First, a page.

Parliament has expressed sadness over the death of J.H. Mensah.
A minute’s silence was observed in his honour after which parliamentarians took turns to pay tribute to the industrialist.
Mr Mensah died in the early hours of Thursday, 12 July 2018. He was a politician and an economist. He was 89.
Commenting on his death, Minority Leader Haruna Iddrisu, described the former Senior Minister as “an exceptionally and profoundly brilliant economist”.
He continued: “One of the few gifted with God’s gift of thinking on his feet momentarily at all times. He has made significant contribution to the economic and political development of our country. We are justified as a nation to be in grief and to celebrate his departure [and] not mourn his death.
“We have lost a father, we have lost a political colossus [and] our sympathy and condolences to the immediate family, to the president and members of the New Patriotic Party (NPP) and the nation at large.
“He was an inspiration to many of us, particularly in this House…We will miss his brilliance, we will miss his humility and we will miss the depth of his knowledge. He was very academic and had well-researched papers. He will forever remain in our hearts”.
For his part, Majority Leader and Minister of Parliamentary Affairs, Osei Kyei-Mensah-Bonsu, pointed out that the first President of Ghana, Dr Kwame Nkrumah, who knew the value of Mr Mensah, invited him to come to Ghana and contribute to the development of the country.
Mr Kyei-Mensah-Bonsu said: “J.H. Mensah knew he could have earned much more within the enclave of the United Nations (UN) but selfless as he was, he responded to his selfless instincts and migrated back to Ghana to help in constructing the edifice called Ghana”.
He said the plan of economic management introduced by J.H. Mensah included face-lifting of urban centres and road development and a shift from controlled economy to a liberalised economy.
“J.H. Mensah introduced the first structural adjustment programme in Ghana, which included the devaluation of the cedi to stimulate agricultural and industrial production. The latter, unfortunately agitated many uninitiated people at the time and resulted in some recklessness, especially within the ranks of the labour unions. Colonel Kutu Acheampong at the time was to cite the devaluation of the cedi as one of the justifications for ousting the Second Republic on 13 January 1972,” he noted.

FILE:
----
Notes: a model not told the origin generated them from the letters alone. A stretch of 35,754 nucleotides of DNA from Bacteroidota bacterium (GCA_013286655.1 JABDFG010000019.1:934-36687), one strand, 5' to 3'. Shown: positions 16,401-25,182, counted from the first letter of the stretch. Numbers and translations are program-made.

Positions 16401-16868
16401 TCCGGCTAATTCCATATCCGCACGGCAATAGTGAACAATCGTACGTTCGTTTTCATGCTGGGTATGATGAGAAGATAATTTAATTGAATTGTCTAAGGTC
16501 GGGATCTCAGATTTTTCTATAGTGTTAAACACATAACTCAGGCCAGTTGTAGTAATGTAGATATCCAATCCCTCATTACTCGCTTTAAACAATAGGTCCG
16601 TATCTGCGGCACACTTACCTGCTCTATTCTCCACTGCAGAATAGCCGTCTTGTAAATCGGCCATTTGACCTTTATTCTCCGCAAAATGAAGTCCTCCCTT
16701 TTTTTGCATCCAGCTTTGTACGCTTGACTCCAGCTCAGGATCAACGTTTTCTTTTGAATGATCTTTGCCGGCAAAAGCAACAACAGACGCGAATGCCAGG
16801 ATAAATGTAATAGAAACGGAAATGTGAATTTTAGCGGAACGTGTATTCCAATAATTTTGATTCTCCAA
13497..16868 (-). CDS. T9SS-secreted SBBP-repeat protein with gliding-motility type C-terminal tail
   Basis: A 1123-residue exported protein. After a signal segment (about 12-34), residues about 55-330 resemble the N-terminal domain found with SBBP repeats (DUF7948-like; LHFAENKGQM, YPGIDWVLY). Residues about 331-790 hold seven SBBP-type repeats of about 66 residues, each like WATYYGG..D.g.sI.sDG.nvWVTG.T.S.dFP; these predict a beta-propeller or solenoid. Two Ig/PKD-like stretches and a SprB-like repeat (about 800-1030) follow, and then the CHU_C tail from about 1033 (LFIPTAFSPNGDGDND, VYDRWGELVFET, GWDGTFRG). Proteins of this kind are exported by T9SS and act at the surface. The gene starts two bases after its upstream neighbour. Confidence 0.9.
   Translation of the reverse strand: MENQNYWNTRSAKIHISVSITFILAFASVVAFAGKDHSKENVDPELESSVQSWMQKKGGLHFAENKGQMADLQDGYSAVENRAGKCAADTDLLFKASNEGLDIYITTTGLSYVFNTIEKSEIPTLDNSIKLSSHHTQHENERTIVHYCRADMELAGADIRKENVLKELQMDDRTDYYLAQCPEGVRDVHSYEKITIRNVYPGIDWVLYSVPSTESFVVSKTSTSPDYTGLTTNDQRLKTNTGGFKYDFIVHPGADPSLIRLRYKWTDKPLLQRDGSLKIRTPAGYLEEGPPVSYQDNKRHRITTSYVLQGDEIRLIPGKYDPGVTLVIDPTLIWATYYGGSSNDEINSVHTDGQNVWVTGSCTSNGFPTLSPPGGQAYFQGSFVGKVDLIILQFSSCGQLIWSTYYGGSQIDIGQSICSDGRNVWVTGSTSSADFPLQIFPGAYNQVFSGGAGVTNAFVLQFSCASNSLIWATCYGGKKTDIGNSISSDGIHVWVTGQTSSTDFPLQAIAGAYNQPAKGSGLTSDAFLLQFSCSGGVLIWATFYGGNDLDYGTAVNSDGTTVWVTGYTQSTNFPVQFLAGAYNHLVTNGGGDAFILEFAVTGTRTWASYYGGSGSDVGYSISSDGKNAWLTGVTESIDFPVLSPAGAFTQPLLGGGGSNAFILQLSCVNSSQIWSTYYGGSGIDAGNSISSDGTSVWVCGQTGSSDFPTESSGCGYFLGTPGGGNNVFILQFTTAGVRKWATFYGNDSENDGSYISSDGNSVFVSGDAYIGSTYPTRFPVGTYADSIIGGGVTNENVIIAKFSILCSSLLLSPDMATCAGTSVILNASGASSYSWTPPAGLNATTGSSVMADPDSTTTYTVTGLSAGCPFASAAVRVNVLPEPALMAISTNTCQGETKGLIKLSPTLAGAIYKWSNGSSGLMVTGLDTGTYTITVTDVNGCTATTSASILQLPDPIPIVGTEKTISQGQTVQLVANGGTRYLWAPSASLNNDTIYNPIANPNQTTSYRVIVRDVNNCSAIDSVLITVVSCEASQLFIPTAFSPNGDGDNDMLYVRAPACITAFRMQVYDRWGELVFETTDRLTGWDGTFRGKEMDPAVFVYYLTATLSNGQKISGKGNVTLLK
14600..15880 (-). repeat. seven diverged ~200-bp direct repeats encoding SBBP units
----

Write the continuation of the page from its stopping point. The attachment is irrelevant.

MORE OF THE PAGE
He lamented that Mr Mensah was incarcerated subsequently and was labelled as a counter-coupist, prompting a self-imposed exile some few years later.
He said: “I count myself as very fortunate to have been in parliament in 1997 with the genius of a character called J.H. Mensah”.
“He was an intellectual par excellence and was hugely knowledgeable, profoundly intelligent, brilliant communicator, an astute debator and a generalist who knew something about every business that Parliament transacted”.
About Mr Mensah
Mr Mensah began working as an assistant inspector of taxes in 1953 while the Gold Coast was still under colonial rule.
In 1958, Mr Mensah joined the United Nations Secretariat at the Centre for Development Planning, Projections and Policies, in New York City, United States.
He returned to Ghana in 1961 as the Head of Agency at the National Planning Commission which drew and implemented the country’s Seven-Year Development Plan (1962–1969).
In 1969, he was elected to parliament and became the Finance Minister until 1972, when he was replaced by future head of state Ignatius Kutu Acheampong after the military coup.
In 2005, he was appointed Senior Minister by President J.A Kufuor.